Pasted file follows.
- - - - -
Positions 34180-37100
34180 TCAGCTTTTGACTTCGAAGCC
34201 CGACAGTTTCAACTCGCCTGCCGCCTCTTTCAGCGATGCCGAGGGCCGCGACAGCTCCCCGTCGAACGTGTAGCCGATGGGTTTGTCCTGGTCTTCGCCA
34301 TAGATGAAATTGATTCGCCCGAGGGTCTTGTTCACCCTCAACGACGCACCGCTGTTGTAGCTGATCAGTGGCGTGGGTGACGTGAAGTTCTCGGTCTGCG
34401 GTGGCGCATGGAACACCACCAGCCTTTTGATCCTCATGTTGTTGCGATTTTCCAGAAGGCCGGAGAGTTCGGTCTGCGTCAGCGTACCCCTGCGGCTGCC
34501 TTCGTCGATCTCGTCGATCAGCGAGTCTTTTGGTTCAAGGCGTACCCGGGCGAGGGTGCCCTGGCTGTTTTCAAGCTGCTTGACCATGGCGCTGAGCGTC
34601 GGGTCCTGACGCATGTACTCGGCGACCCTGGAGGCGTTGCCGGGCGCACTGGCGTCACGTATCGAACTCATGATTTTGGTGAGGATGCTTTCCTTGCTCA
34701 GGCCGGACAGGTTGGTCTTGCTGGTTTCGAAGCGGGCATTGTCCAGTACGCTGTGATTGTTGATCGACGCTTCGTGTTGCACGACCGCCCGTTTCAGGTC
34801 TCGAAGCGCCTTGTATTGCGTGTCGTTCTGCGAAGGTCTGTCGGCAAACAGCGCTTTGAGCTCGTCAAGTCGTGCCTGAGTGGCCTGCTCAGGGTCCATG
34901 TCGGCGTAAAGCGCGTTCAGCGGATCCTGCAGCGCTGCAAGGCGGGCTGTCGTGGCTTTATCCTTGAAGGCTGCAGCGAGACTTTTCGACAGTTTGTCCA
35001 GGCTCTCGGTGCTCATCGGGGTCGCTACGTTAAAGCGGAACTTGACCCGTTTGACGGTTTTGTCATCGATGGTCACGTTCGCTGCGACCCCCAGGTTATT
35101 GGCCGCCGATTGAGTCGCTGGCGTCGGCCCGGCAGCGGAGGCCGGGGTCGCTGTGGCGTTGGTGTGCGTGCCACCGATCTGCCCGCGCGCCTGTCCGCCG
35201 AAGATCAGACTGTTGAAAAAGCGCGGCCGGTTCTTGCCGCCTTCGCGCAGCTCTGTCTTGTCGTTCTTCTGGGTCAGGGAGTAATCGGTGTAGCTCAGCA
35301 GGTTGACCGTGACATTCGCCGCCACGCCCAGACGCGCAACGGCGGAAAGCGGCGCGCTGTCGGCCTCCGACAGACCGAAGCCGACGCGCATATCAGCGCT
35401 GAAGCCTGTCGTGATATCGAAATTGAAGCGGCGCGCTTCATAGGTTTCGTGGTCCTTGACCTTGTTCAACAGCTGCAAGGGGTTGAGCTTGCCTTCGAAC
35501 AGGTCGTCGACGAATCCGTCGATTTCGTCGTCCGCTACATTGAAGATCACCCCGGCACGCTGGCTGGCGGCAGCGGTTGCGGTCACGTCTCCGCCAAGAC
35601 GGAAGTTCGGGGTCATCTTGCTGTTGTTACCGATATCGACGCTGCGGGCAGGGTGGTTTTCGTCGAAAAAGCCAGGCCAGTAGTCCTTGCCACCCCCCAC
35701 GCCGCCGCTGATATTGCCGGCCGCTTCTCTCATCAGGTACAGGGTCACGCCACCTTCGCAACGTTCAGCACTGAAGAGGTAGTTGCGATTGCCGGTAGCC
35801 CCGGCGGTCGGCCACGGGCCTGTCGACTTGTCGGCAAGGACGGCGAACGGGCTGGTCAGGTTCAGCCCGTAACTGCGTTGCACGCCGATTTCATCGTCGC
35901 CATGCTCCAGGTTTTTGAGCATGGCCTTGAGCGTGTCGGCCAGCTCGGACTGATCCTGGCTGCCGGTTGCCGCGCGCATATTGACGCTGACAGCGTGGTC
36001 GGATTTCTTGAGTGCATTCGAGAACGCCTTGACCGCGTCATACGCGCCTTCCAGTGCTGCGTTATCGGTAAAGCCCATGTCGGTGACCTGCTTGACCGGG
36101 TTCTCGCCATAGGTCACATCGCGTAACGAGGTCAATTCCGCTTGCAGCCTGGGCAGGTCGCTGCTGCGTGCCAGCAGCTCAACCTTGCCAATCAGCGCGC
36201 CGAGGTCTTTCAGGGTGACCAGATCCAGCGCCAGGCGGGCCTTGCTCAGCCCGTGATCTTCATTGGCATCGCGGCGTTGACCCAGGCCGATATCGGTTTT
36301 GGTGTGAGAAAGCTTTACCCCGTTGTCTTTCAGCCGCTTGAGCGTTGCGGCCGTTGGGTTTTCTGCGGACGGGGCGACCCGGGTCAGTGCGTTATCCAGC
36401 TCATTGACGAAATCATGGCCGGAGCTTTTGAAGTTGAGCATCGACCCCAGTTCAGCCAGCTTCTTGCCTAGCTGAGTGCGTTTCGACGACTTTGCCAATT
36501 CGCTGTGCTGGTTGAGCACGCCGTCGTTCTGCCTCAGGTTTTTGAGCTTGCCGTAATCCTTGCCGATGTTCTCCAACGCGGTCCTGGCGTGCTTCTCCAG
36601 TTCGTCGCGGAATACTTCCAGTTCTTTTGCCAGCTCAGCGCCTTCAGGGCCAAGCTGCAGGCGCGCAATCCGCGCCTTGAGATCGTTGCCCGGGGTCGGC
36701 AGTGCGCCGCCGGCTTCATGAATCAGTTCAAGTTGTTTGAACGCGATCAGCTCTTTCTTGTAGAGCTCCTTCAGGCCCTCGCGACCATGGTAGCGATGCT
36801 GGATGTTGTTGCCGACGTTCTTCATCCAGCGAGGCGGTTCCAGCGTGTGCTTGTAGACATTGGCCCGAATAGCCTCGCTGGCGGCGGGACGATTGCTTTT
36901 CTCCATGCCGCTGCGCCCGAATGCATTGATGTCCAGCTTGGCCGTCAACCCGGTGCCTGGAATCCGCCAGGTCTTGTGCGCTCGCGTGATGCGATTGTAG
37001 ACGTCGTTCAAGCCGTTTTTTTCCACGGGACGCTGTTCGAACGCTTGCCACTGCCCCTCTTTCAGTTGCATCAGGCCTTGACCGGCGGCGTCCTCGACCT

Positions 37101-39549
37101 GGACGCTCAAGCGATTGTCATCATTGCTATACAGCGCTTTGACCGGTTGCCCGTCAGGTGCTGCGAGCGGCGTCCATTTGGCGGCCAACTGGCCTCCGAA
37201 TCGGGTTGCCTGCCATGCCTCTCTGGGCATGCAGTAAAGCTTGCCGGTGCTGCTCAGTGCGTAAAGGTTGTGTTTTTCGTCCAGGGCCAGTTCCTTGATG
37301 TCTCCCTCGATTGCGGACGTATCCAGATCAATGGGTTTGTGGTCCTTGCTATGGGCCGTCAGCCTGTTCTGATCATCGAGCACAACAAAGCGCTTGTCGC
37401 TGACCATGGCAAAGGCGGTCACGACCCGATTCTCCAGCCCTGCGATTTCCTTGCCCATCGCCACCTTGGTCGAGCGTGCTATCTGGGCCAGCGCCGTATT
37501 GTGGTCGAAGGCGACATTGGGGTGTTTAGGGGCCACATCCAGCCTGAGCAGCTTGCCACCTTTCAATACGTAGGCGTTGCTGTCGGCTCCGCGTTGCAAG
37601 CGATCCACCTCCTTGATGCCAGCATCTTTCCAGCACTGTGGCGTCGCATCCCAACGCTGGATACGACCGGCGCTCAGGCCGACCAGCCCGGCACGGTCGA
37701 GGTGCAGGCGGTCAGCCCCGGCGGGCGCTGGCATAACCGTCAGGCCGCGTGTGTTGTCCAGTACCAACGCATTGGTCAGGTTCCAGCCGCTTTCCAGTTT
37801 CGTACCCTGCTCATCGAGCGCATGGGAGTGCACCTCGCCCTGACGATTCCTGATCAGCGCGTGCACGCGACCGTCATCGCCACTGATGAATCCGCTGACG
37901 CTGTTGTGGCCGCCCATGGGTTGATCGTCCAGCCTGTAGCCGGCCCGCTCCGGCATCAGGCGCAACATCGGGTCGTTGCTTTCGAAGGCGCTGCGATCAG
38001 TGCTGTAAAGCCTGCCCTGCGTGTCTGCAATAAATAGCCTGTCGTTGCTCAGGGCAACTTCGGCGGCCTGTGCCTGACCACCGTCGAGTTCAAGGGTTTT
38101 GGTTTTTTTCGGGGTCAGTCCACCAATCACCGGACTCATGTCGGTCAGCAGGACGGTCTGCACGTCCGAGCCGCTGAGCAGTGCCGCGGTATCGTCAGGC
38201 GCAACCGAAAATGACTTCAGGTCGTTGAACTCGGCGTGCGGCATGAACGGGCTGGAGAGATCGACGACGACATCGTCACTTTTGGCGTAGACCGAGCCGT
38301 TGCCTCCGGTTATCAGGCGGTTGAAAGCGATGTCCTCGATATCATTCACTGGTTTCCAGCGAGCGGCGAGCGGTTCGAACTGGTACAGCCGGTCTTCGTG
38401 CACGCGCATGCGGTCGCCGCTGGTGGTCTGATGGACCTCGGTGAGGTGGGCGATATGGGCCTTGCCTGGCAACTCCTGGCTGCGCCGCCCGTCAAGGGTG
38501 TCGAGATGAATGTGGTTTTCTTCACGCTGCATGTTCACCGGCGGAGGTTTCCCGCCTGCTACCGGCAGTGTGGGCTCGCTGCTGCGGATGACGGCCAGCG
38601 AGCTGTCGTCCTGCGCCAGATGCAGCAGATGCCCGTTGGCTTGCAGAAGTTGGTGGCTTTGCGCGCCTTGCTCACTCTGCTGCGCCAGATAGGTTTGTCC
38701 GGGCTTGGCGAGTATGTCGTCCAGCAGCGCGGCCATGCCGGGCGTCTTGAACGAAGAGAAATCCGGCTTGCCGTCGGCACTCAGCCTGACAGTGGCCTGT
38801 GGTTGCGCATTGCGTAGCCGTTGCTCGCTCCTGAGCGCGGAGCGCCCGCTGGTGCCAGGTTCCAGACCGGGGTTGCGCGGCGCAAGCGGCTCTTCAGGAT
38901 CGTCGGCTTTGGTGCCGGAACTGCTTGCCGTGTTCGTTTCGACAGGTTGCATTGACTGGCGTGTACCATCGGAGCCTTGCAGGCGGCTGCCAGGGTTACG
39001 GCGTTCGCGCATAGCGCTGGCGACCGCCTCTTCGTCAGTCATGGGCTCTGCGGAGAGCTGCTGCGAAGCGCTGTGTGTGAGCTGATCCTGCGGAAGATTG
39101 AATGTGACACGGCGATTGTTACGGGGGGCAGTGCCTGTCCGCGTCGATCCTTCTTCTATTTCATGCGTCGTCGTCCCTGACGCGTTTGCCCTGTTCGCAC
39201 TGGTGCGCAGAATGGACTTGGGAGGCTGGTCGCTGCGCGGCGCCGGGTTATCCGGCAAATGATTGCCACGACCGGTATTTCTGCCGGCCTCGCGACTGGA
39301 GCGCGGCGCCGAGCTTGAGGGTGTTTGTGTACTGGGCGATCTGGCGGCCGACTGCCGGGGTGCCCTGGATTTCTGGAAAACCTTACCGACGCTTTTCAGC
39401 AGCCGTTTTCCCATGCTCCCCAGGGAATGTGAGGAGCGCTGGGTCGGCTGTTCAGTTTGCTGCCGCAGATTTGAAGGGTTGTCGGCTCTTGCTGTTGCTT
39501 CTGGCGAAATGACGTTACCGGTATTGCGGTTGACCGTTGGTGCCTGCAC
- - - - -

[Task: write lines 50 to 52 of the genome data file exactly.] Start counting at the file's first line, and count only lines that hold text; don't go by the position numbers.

38801 GGTTGCGCATTGCGTAGCCGTTGCTCGCTCCTGAGCGCGGAGCGCCCGCTGGTGCCAGGTTCCAGACCGGGGTTGCGCGGCGCAAGCGGCTCTTCAGGAT
38901 CGTCGGCTTTGGTGCCGGAACTGCTTGCCGTGTTCGTTTCGACAGGTTGCATTGACTGGCGTGTACCATCGGAGCCTTGCAGGCGGCTGCCAGGGTTACG
39001 GCGTTCGCGCATAGCGCTGGCGACCGCCTCTTCGTCAGTCATGGGCTCTGCGGAGAGCTGCTGCGAAGCGCTGTGTGTGAGCTGATCCTGCGGAAGATTG